The drive in Ohio was initially on main roads surrounded by vast farms with nice homes, but the next day when we set out to visit the Indian mounds, after a while we began to see more modest homes though not in as dire shape as we saw in West Virginia and with no sign of any Trump signs. That all changed, however, when we got on the Ohio backroads and into the hill country. When I noted to Embry that I was quite impressed that some homes had both “Trump is MY president” signs and Biden signs, suggesting to me the elusive tolerance and dialogue that seems to be so lacking today is actually happening in rural Ohio, she laughed, “Did you read the Biden signs? They all say, “Fuck Biden!”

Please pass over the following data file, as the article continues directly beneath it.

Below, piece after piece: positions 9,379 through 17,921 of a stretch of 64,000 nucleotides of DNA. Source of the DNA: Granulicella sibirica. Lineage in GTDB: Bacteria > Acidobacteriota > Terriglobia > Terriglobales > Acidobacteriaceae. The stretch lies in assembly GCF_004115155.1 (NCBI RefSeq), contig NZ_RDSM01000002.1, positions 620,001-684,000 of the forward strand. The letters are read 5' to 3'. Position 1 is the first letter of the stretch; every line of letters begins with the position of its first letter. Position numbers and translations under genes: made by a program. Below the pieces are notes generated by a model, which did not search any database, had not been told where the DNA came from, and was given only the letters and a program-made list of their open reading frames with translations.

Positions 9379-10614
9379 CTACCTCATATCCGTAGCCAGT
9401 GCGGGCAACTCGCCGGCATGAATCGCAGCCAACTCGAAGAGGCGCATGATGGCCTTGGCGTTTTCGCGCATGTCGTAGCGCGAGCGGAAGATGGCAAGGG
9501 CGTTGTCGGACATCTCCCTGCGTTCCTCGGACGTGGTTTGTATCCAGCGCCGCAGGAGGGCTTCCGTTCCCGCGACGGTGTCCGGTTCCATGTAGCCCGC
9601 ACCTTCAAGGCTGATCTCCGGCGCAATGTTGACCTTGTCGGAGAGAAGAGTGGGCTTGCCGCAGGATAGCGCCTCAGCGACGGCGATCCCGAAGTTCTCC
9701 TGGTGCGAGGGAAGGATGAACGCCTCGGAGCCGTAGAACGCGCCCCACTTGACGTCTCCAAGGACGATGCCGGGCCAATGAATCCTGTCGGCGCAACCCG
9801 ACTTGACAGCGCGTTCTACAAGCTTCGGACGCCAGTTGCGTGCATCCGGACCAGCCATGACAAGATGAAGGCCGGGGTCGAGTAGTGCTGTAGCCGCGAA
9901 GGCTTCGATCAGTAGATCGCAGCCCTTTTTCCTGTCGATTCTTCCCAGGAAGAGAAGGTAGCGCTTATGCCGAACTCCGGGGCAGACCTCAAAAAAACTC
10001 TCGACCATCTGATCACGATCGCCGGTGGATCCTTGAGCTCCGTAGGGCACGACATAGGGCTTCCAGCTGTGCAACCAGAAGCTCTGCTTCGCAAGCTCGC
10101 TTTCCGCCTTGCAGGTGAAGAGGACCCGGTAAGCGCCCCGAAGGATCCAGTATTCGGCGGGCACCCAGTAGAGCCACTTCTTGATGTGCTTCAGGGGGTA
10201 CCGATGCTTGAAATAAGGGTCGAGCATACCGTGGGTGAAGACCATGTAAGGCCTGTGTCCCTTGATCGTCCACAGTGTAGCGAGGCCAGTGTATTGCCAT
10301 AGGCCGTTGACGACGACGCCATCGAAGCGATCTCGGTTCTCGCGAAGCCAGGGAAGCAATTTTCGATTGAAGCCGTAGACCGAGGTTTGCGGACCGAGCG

So what is wrong with this picture? Here you have people without much money or hope for decent work, who would benefit from what Biden is proposing—increasing the minimum wage, free community college, free preschool, affordable childcare, stronger labor unions, more jobs for people without college educations, affordable housing and more affordable healthcare. Yet the people who would benefit the most from Biden’s legislative agenda see Democrats and Biden as the enemy. The person that they love, admire and will follow to the ends of the Earth was born with a silver spoon in his foul mouth with a billionaire for a father, who while he was president championed one of the biggest tax cuts for billionaires in the nation’s history. He did nothing for them, nothing.
What is going on?